Clear your complexion by understanding the ways stress affects it

Sarah Kugelman and Skyn Iceland's new White Cloud Spot Corrector

Sarah Kugelman and Skyn Iceland's new White Cloud Spot Corrector

Everyone has had it at some point: a few pimples attributed to stress at school, work or home. But the cortisol released during times of stress isn’t only creating acne—it contributes to several other afflictions. “During stress, our body is programmed for a fight or flight response going back thousands of years,” says Skyn Iceland founder Sarah Kugelman. “We’re releasing all these chemicals and hormones into the body and it has a really challenging effect. There are five to six ways stress affects the skin,” a conclusion she arrived at after studying more than a year at the American Institute of Stress, “since one’s skin is the window to what’s going on inside.” Luckily, all results can be reversed.

Kugelman cites increased production of oil and acne; hives, allergies and redness due to released histamine; accelerated aging due to intense negative stress; break down of the lipid barrier and dehydration; and accelerated hormonal hyperpigmentation as the signs of stressed skin. These things can be due to loss of sleep, not drinking enough water, eating too much high-fat and high-sugar food, and even tensing muscles, which leads to more shallow breathing, depleting oxygen to the skin. It was these issues that led the Skyn founder, who recently debuted her White Cloud Spot Corrector, to create her line. The range, based on encapsulated oxygen, water from glaciers in Iceland and arctic berries, boasts a wonder-working eye cream (“you see stress first in the eye area”) among other formulas with high levels of active ingredients, a precise combination of anti-inflammatories, anti-bacterials and antioxidants.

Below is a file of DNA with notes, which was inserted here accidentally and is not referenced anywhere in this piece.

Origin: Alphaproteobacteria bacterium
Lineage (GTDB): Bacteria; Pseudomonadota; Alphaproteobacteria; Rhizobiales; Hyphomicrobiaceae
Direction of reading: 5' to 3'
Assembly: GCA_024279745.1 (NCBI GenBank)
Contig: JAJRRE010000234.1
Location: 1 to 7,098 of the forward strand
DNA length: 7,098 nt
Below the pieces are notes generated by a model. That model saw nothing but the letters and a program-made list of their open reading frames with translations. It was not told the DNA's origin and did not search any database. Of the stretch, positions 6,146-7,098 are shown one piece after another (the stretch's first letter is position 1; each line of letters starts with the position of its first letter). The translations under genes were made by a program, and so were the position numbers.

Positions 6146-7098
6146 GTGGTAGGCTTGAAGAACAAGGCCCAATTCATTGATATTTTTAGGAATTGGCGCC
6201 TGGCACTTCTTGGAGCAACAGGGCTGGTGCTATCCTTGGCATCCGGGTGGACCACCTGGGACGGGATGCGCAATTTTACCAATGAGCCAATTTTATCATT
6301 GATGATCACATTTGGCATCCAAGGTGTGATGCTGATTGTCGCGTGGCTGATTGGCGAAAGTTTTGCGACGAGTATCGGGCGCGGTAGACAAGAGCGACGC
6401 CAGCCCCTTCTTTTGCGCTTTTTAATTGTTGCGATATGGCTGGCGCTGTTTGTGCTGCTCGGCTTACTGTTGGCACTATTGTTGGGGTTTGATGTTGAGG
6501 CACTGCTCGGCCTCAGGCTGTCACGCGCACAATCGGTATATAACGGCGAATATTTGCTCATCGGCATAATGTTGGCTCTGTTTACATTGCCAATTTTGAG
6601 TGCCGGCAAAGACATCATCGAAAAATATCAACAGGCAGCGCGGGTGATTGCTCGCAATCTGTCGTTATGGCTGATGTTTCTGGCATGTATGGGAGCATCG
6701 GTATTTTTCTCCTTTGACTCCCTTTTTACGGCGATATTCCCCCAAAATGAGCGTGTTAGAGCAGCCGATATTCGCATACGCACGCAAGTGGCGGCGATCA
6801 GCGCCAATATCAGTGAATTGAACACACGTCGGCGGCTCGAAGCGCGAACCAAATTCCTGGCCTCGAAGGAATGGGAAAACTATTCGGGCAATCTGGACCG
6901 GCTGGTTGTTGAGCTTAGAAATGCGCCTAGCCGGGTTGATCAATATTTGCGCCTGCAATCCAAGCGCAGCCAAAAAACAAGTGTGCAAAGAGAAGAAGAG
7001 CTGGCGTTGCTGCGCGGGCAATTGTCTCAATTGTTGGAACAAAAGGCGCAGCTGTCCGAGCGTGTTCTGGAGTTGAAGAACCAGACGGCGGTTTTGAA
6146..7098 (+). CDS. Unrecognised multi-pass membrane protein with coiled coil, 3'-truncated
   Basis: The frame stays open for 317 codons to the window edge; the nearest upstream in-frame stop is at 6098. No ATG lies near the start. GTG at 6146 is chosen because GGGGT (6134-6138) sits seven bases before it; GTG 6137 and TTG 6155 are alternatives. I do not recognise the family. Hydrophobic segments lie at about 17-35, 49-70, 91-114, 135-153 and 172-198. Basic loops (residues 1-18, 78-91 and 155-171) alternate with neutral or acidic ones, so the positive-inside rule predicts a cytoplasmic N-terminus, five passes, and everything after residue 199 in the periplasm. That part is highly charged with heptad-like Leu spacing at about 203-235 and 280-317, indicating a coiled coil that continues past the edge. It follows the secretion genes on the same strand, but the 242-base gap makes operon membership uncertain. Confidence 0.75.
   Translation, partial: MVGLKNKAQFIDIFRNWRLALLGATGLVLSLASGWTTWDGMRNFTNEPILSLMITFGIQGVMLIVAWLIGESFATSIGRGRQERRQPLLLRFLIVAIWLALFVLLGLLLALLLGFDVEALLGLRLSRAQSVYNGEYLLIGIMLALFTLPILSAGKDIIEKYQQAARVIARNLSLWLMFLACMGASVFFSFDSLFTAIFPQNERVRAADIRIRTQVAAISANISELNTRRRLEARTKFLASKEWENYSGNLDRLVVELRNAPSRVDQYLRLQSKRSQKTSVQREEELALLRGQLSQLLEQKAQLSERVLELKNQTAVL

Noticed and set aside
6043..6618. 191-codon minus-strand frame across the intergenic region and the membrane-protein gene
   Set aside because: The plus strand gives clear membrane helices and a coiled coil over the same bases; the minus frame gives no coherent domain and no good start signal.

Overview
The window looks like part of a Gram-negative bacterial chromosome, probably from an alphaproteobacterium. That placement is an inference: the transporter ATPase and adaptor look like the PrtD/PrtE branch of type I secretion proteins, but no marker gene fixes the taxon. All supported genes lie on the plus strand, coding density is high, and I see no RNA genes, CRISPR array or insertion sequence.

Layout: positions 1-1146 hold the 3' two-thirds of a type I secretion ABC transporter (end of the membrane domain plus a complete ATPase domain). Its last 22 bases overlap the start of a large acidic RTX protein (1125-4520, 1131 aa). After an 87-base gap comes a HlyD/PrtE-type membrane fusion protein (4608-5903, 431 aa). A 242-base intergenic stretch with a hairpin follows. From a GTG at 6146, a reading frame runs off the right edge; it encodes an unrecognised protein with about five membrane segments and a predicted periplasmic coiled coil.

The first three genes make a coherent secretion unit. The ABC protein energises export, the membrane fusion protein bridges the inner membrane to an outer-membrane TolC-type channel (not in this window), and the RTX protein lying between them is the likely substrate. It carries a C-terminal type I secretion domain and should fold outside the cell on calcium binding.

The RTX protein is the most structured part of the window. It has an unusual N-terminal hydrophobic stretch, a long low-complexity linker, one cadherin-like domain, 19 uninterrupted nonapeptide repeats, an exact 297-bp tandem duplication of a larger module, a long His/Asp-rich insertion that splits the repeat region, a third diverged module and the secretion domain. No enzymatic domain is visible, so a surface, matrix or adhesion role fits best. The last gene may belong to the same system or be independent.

The Skyn standouts not only address aging, but secondary and tertiary problems like acne, sun protection and hydration simultaneously. Anxiety can also positively benefit from “carving out time for yourself—get a facial, take a yoga class, have a massage or do something to break the cycle,” says Kugelman. “With stress it’s all about managing it. I can’t say it will ever go away, especially if you’re a type A and thrive on being fast-paced,” she adds. “But you have to recognize the signs and see it in your skin.” And then, of course, enact the right combination of healing products with improved diet, breathing and rest to counterbalance stress’s aging effects.